As I have noted many times, the biggest obstacle China faces in annexing Taiwan is its democracy. It ain't a perfect one, but it has been incorporated into the social identity of the Taiwanese and is now an important part of being Taiwanese. Hong Kong may be showing where things are heading. From SCMP:
Dangerous and ominous developments are occurring in Hong Kong politics, yet not a single senior official has cared to comment on them. They have, though, had a great deal to say about disruption that might be caused during an event which may not occur next year.Many of us saw in the recent return from China of a major gangster with old connections to Taiwan's security state a signal, perhaps, of where Taiwan might be heading. He subsequently stated that he was going to participate in support of pro-China politics in Taiwan. J Michael Cole has commented forcefully on the use of individuals claiming to be plainclothes police to intimidate and coerce onlookers and journalists here in Taiwan.
Not for the first time, but with greater swagger and clearer evidence of organisation, a bunch of thugs, including triad-linked gangsters, were sent to "deal with" anti-government protesters at the chief executive's public forum in Tin Shui Wai last Sunday.
In case there is a scintilla of doubt as to their intention, Tsang Shu-wo, one of the rural chieftains, proudly admitted that he had mobilised 40 villagers for this event and later said: "It is normal to have bloodshed if we are protecting Yuen Long. Let's see who will shed more blood."
At the demonstration itself, the thugs demanded that the police cease hampering their activities because they were "protecting the government". Fortunately, they were largely ignored and arrests were made, but anyone looking at the many videos of this event will note that the police also stood back while anti-government protesters were attacked. These videos also show it was far from being a spontaneous protest, as those giving the orders were not subtle enough to avoid the cameras.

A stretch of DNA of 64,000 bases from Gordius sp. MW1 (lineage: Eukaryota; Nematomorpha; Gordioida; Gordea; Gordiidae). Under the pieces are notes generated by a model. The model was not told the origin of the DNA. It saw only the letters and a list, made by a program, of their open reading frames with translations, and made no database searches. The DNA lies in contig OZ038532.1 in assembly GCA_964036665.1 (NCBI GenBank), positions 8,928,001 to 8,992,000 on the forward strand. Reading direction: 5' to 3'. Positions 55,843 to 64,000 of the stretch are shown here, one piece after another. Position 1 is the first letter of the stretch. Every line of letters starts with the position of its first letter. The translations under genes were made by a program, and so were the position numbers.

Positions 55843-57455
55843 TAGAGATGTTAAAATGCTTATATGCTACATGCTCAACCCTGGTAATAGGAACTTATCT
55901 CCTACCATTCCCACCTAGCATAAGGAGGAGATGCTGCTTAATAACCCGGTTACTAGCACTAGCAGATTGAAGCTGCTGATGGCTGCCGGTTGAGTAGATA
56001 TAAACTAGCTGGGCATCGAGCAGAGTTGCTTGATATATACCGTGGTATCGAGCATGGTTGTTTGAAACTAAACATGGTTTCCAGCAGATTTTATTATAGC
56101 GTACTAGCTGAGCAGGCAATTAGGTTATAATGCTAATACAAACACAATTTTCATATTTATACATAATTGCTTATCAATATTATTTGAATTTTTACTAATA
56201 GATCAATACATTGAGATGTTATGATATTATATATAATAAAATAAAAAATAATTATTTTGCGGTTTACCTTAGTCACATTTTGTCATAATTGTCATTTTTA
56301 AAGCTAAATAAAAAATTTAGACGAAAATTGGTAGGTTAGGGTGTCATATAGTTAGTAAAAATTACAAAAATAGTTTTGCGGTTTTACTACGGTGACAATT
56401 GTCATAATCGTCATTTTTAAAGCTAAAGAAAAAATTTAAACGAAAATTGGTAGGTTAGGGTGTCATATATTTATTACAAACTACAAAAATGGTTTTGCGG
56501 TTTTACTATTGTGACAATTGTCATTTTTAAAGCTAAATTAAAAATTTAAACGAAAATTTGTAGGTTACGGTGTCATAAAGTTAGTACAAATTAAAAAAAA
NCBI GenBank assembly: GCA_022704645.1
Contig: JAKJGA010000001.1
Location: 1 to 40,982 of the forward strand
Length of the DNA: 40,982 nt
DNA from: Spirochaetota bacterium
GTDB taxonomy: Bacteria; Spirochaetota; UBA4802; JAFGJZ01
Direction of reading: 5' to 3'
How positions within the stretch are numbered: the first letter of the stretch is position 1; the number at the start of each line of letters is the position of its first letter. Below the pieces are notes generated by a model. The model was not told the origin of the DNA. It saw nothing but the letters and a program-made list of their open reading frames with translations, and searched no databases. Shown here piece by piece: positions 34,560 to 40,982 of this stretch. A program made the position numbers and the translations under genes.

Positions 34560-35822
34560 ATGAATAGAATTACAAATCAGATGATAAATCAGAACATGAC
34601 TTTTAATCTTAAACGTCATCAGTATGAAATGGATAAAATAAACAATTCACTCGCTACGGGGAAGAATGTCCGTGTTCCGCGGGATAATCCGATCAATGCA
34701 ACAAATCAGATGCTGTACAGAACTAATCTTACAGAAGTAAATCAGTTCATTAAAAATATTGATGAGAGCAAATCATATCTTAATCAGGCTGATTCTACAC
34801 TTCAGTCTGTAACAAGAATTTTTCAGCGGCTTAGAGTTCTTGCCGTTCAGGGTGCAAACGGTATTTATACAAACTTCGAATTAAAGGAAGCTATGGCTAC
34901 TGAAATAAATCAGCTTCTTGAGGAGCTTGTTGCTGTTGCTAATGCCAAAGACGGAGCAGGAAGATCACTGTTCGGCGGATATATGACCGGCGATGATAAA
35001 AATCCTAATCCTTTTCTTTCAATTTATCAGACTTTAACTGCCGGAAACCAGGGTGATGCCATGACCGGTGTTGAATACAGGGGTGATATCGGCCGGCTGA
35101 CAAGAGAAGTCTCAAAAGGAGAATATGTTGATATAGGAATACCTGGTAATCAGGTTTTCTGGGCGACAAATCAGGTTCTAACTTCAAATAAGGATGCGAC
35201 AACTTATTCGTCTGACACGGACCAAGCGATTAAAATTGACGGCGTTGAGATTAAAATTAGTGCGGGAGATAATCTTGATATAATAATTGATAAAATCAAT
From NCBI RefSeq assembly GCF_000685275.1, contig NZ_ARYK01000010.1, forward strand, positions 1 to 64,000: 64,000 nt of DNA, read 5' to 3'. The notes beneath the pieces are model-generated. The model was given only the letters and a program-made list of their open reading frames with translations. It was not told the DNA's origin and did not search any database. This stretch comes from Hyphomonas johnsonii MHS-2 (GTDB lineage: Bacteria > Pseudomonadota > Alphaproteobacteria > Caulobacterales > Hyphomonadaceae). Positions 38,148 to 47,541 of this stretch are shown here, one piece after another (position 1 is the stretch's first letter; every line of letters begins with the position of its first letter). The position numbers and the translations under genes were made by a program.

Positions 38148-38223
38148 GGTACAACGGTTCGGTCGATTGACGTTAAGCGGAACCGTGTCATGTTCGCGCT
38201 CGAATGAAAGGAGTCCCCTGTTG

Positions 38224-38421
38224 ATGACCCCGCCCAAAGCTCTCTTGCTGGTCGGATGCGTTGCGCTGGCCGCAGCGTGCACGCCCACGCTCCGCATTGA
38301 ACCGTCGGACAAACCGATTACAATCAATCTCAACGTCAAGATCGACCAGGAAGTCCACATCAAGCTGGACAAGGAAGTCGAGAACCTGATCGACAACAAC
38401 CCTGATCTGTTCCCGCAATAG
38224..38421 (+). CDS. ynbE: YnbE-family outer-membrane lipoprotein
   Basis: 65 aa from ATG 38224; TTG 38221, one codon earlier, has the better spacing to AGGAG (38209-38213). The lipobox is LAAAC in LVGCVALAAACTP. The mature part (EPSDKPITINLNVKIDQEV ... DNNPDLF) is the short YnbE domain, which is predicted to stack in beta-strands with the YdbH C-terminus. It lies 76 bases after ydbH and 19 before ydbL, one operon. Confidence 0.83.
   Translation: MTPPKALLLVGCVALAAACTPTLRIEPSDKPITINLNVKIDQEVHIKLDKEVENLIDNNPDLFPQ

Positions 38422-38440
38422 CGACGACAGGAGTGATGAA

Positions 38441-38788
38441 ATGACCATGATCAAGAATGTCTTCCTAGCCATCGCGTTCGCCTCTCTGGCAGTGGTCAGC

This is not an isolated incident; I have witnessed an intimidating group of "protesters" outside Broadcasting House who got very angry when, in the spirit of journalism, I asked them what they were protesting about.
There is nothing new about authoritarian governments using gangs of thugs to intimidate opponents. It was a favoured tactic of the former Kuomintang dictatorship in Taiwan before democracy took hold. Today, it is the hallmark of Robert Mugabe's thuggish government in Zimbabwe; and so on. While these governments sit back and allow the thugs to do their work for them, they have the gall to blame their opponents for the violence.
I have been loath to jump to the conclusion that there is an attempt to turn Hong Kong politics in a more violent direction but the evidence is increasingly pointing in that direction.
Fortunately, we have not yet reached the tipping point where thugs hold sway and they are licensed by the government to do their worst - indeed, many frontline police officers are doing their best to prevent this. However, the signs should not be ignored.
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